The best things to do in Miami, from Art Deco landmarks to an amazing pool
More insider guides for planning a trip to Miami
Miami’s buzzing vibrancy comes from its subtropical location combined with its multiple cultural influences – all of which can be experienced during a stay in the city. There’s its history of colourful Art Deco design, which can be seen on a South Beach walking tour, plus a host of contemporary musuems and art galleries with vast private collections. Little Haiti and Little Cuba are the places to visit for an insight into Miami’s strong and varied heritage (and excellent cuisine). If you want to be outdoors there’s plenty to do too, from stand-up paddleboarding on Biscayne Bay to kayaking through mangroves. And, of course, there are the beaches. Telegraph Travel’s destination expert Shayne Benowitz rounds up some of the best things to do in Miami.
Tick off key Art Deco landmarks
Learn all about the architectural style that defines South Beach on a walking tour organised by the Miami Design Preservation League. Tours depart daily from the Art Deco Welcome Center on Ocean Drive. The 90-minute trip covers Art Deco architecture and its historical context, as well as Mediterranean Revival and Miami Modern (MiMo). You’ll view the hallmarks of the movement in both the exterior and interior design of landmark hotels and buildings throughout the historic district.
Insider’s tip: Wear sunscreen, bring a hat and look for shade during the tour. South Beach’s sun shines bright.
Rent a kayak or stand-up paddleboard at South Beach Kayak to experience Miami’s abundant natural beauty as the locals do by. This longtime family-run business is located just across the street from Biscayne Bay in Sunset Harbour. No matter what your experience level is, they’ll get you set up on the water and feeling confident. Talk to the staff about the current and wind conditions when picking routes to take along the tranquil bay. If you want to up the romance, book a sunset tour.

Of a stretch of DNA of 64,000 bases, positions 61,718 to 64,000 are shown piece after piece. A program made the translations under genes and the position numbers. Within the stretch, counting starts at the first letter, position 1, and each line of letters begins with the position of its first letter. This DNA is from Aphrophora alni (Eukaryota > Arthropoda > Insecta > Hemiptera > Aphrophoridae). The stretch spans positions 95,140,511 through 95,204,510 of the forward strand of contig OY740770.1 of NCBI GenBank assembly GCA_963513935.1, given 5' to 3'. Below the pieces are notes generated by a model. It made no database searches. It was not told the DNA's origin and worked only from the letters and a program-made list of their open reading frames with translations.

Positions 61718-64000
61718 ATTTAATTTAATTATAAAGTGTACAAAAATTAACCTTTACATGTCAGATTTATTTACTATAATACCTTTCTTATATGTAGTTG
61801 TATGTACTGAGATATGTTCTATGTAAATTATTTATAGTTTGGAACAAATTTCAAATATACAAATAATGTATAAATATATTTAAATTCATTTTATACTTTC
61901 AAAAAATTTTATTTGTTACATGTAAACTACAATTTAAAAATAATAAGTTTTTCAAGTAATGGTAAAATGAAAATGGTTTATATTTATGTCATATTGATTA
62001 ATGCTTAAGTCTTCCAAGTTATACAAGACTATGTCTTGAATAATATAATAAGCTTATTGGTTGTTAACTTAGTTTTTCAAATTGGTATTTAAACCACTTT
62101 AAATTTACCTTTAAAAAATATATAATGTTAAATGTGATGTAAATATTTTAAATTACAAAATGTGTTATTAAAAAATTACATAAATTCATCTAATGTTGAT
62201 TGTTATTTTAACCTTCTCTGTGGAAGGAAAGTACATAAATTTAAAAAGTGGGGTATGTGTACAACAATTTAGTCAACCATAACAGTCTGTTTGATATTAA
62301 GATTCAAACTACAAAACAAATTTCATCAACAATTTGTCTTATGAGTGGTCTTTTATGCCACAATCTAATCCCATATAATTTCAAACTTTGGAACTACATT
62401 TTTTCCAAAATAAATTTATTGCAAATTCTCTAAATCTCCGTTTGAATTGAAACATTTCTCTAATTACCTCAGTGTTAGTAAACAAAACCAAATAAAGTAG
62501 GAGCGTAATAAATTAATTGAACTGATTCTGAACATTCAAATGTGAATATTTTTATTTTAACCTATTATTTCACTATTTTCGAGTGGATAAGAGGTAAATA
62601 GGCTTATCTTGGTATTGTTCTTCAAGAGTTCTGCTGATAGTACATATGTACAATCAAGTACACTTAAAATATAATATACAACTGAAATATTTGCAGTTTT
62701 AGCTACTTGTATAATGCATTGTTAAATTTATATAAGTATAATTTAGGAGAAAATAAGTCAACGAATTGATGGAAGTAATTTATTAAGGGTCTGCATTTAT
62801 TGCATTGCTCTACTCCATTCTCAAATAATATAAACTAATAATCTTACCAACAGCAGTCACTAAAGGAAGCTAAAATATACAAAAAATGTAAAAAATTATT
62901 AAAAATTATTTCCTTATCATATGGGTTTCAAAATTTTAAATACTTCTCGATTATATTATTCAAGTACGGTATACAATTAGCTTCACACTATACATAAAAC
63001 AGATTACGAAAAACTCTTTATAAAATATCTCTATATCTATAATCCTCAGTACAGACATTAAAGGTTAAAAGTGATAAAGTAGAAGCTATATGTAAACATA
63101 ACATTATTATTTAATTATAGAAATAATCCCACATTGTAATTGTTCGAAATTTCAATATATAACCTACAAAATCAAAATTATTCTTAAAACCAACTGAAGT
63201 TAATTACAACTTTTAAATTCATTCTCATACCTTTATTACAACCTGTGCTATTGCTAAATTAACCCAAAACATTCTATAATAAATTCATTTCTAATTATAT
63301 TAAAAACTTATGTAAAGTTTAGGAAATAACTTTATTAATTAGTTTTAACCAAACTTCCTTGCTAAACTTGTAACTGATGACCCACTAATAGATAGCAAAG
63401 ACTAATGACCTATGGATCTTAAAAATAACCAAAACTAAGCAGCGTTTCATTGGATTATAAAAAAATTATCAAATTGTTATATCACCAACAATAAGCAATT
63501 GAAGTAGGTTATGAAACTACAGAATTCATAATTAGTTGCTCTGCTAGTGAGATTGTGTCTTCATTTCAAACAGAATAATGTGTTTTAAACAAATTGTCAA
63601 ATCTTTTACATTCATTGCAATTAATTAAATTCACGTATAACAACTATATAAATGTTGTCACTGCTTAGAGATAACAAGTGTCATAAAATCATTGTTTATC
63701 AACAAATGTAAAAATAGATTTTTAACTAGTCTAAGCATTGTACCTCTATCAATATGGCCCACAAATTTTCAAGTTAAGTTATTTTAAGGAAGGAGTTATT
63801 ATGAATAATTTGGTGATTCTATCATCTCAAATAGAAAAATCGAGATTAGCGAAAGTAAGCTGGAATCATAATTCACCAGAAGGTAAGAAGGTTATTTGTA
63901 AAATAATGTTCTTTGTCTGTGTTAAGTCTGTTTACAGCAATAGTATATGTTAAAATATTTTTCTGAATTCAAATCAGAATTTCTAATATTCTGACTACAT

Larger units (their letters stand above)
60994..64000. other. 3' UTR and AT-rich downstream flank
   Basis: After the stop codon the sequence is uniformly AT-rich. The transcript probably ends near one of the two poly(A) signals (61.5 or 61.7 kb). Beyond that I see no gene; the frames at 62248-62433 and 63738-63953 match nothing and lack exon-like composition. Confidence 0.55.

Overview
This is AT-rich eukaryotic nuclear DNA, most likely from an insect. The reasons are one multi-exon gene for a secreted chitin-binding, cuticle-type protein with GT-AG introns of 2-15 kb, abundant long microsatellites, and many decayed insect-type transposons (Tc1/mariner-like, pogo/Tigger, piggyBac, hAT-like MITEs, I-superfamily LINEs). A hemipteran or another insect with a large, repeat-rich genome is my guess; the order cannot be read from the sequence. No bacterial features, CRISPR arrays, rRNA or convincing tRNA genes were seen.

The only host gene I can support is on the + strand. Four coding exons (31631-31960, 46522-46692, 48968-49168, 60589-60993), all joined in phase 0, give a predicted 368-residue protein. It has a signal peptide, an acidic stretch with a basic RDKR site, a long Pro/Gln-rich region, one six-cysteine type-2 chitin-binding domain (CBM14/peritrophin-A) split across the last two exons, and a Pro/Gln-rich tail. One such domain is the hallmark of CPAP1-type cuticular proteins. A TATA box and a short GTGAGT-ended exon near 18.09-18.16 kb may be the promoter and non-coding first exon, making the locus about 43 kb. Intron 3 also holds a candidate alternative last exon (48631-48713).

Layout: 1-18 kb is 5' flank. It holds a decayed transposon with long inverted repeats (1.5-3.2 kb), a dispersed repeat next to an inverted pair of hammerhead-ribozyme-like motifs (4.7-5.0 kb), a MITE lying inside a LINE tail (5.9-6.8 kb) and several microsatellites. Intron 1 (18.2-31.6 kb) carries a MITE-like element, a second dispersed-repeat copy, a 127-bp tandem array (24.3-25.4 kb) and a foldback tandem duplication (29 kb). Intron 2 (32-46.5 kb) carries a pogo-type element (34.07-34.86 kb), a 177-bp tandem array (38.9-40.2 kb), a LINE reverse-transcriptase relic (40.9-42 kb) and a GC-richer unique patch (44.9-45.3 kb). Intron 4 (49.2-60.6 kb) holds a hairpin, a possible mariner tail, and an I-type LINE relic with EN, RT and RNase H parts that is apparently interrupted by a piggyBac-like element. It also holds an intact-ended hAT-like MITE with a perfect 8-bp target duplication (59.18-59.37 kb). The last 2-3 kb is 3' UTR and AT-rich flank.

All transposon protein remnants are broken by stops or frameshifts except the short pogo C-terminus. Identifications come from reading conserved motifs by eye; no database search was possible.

Insider’s tip: Head past Belle Isle (underneath the Venetian Causeway towards the uninhabited Flagler Memorial Island) for a swim.
The Wolfsonian – Florida International University is situated in a historic Mediterranean Revival building in the heart of South Beach’s Art Deco District. It combines a museum, library and research centre with an intriguingly specific scope and mission; the collection of 120,000 artefacts, photographs, design objects and artworks dating from 1885 to 1945 sheds light on ‘the persuasive power of art and design, and explores what it means to be modern.’ Curators work with historical advertisements, posters, clothing, photographs and film to illustrate their theses.
Insider’s tip: Bear in mind that entry to the museum is free during extended hours on Fridays from 6pm-9pm.
See contemporary art through the lens of the Americas
The Pérez Art Museum Miami, also known as PAMM, is found bayfront on Museum Park in downtown Miami. Its design, created by prize-winning architects Herzog & de Meuron, mimics the iconic Stiltsville homes built offshore in Biscayne Bay in the 1930s. The structure alone, with abundant outdoor space to swoon at the views, is worth the visit. Inside, the museum’s thought-provoking contemporary collection focuses on international art of the 20th and 21st centuries from the perspective of the Americas.
Insider’s tip: Hours are extended on Thursdays until 9pm with talks, performances and screenings. Admission on the first Thursday and second Saturday of the month is free.
Contact: 00 1 305 375 3000; pamm.org Opening times: Tue, Wed, Fri-Sun, 10am-6pm; Thu 10am-9pm Nearest metro: Metromover Museum Park Station Price: £